The Spaces Between: Experiencing Faith Healer

Brian Friel’s Faith Healer is a complex, singular theatrical experience. When we saw it, it touched us in a profound way. Here, we try to explain why.

When Artistic Director Geordie Brookman briefed us about Faith Healer, his description of the show contained a lot of … pauses. Almost as if the words were on the tip of his tongue bu he couldn’t quite form them. Like some unknowable force kept tripping him up. It turns out that force was Faith Healer. We sat him down and asked him to put into words his experience of the show. He said:

I sat in Faith Healer completely transfixed. It felt as though I was drawn almost imperceptibly into a ghost story where my perception of truth and memory became mutable. As the play progresses time folds in on itself. Present, past and future elide and three twisting versions of one set of events combine to form an experience of great emotional power. The play made me surrender, totally and completely, to its spell. The laws of our world aren’t those of the world of Faith Healer …. I’ll never forget it.

Written by Brian Friel, Faith Healer comes to Adelaide in a production directed by Judy Davis and starring Colin Friels, Alison Whyte and Paul Blackwell. Here, we try to get to the heart of its power.

At the beginning of Faith Healer, The Fantastic Francis Hardy talks about the profession of faith healing as one completely without boundary:

Faith healer - faith healing. A craft without an apprenticeship, a ministry without an apprenticeship, a ministry without responsibility, a vocation without a ministry.

Faith healing, then, is a lot like memory. It’s a lot like truth. Fallible. Unreliable.

Literature is filled with unreliable narrators. It’s a unique position to be put in as an audience member or reader. Artists often talk of theatre as a contract between audience and actor. Between on and offstage. It implies honesty. Certainty of terms. When a character speaks we take it as gospel. It is destabilising, then, when a writer exposes the spaces between truth and memory. Exposes our fallibility and our faults as chroniclers of our time. This exposure is what is at the heart of Brian Friel’s Faith Healer.

When writing about Faith Healer, critic Lyn Gardner called Brian Friel’s work ‘a mysterious, unsettling thing, less like a play than a summoning. These four monologues, spoken by the three unreliable narrators, curl around each other like incense at an exorcism.’

In Henry James’ The Turn of the Screw, undoubtedly the most famous work of fiction with an unreliable narrator, no one else can see what the governess sees. In his classic story which could be a ghost story or could be about a woman’s descent into madness, the reader, through the eyes of the governess, is privy to her waking nightmare. In response to the book, Colm Toibin said, “The ghosts existed, it is true, only in the mind of the governess; the ghosts, more importantly, also give the reader the creeps.”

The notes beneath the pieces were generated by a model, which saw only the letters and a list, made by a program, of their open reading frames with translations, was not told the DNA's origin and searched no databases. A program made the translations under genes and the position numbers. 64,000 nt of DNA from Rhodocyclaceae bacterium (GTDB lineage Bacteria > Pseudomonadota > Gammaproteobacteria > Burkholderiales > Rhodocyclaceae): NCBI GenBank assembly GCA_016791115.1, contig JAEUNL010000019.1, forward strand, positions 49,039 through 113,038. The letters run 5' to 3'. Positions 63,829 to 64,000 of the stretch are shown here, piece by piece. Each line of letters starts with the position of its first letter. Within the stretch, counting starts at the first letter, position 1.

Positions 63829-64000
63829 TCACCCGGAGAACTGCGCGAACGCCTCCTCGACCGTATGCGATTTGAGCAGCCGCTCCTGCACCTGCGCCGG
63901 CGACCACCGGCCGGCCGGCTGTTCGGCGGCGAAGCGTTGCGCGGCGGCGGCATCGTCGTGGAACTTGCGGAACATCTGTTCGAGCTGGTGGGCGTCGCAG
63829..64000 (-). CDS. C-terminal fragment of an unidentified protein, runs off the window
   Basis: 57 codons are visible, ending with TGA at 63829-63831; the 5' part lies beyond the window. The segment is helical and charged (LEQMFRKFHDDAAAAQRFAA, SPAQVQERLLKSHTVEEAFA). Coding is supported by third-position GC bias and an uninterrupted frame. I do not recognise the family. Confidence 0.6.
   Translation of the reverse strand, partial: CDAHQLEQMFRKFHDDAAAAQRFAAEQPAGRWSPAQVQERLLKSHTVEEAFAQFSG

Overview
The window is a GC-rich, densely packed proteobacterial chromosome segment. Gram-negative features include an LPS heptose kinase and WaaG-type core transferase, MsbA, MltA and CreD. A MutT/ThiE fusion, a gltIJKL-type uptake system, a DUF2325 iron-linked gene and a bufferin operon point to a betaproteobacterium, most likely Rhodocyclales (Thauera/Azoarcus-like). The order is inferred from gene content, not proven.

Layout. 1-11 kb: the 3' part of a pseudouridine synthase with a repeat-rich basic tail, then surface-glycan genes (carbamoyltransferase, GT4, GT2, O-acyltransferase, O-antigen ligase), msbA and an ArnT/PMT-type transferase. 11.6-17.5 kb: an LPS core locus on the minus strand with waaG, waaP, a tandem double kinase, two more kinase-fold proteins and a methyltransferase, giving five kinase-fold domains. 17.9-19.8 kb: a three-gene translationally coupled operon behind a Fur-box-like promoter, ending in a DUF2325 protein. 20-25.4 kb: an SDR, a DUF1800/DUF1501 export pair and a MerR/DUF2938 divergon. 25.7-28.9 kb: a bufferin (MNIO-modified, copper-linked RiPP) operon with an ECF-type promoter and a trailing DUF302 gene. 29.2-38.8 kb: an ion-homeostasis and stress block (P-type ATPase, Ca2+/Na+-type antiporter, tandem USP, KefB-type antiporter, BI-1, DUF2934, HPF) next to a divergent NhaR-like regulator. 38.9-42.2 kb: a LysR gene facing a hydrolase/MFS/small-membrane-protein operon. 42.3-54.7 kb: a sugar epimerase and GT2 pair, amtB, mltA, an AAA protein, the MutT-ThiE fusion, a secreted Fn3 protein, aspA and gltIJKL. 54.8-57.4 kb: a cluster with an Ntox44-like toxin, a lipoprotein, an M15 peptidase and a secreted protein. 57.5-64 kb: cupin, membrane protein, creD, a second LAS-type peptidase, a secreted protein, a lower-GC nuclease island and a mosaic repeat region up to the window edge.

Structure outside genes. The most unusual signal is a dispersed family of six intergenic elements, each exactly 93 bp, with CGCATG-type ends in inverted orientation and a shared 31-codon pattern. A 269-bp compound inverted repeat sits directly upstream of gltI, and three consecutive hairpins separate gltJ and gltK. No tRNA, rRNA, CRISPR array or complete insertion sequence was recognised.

In Faith Healer, much like James’ novella, truth becomes fragmentary and the reader, the audience, sifts through memory and lies and becomes submerged, completely and totally, in the interior of the play. You don’t watch the action, but wade through it with the characters, play along with them, humour them, become sceptical of them.

This is a key idea in much of Friel’s work, who has said “while memory is about what has happened in the past, it’s also about what might have happened but never did.” Memory is not the truth, the ways in which we remember serve to prop us up, hide the ugliest parts of ourselves, help us forget something we don’t want to live through again.

Prapassaree Kramer writes, “Since the memory is subjective and personal, the narrator can shape the recollection in a form that they believe rings true to their perception of events, or fulfils their fantasy of what should have happened.” Memory, then, creates our identity, our understanding of ourselves. When that is rendered plural, false, it creates profound discord.

As you watch Faith Healer you’ll feel it get under your skin. Not in the way of James’ novella, no. It won’t give you the creeps. But it will make you question just who or what you believe in long after you leave the theatre.

Faith Healer plays at the Space Theatre from 26 September -13 October 2018. Tickets are available here.